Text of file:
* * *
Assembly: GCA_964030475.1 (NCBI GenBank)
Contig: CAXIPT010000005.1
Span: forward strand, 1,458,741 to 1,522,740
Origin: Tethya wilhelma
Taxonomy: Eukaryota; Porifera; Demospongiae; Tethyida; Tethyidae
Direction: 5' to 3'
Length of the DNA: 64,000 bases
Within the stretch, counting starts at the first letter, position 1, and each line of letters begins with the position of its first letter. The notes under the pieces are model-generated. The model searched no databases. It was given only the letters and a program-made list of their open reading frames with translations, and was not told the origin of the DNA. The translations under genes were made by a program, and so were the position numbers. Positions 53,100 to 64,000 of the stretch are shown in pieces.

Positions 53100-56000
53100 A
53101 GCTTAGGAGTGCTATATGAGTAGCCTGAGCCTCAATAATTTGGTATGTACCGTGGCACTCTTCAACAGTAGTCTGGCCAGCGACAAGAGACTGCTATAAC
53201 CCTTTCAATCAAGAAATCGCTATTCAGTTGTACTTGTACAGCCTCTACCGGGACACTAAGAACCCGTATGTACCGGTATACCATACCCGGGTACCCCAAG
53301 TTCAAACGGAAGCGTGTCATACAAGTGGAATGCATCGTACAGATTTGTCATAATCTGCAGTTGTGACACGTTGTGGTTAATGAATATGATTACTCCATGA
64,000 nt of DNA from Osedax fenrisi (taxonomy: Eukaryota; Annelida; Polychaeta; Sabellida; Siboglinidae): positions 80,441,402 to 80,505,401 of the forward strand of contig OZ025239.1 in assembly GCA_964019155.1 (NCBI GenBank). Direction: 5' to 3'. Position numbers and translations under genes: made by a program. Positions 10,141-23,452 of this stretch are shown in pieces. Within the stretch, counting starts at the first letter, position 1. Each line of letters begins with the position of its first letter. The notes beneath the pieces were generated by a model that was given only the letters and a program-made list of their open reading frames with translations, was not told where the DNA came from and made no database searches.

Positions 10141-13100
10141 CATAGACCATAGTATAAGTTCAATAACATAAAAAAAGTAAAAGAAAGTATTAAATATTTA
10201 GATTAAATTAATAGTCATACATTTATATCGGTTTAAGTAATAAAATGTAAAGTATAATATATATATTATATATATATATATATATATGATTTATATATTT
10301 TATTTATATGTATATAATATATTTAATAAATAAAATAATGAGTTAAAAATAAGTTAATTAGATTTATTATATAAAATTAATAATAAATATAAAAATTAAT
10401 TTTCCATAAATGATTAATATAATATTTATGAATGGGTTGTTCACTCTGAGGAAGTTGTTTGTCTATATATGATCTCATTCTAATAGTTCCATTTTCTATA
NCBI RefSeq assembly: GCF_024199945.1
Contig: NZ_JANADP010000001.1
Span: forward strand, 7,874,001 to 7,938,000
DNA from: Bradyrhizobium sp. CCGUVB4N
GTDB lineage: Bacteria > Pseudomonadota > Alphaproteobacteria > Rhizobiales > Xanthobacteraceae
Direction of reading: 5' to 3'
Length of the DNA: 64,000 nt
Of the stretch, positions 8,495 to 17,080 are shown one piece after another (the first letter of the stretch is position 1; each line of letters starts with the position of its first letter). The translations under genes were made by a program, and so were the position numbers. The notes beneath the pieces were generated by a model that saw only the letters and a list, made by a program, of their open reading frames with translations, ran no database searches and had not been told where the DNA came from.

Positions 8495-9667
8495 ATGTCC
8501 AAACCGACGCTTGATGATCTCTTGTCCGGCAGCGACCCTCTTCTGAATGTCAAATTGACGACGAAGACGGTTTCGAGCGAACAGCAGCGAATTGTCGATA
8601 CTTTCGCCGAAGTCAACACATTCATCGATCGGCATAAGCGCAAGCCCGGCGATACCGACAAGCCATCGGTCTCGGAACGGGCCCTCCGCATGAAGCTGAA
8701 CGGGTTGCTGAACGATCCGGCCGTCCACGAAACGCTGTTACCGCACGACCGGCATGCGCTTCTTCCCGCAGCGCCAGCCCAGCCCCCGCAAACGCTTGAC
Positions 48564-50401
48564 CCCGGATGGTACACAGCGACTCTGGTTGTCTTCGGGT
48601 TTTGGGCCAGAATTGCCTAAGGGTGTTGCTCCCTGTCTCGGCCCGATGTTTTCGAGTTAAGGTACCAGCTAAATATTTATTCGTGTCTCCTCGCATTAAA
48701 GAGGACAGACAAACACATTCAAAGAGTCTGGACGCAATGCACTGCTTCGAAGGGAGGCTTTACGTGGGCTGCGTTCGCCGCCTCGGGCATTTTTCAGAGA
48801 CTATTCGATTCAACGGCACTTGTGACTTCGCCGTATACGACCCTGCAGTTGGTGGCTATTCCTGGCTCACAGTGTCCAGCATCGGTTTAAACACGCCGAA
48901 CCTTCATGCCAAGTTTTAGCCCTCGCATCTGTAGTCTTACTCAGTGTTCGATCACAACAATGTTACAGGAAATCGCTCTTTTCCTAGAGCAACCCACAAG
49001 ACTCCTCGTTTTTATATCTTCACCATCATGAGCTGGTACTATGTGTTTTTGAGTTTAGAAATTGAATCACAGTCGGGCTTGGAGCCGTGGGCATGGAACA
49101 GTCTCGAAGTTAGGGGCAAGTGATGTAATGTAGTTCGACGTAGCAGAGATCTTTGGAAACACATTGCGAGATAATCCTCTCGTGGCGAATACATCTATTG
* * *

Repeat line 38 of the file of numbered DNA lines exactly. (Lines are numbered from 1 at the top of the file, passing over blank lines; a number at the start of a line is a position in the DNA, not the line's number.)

48901 CCTTCATGCCAAGTTTTAGCCCTCGCATCTGTAGTCTTACTCAGTGTTCGATCACAACAATGTTACAGGAAATCGCTCTTTTCCTAGAGCAACCCACAAG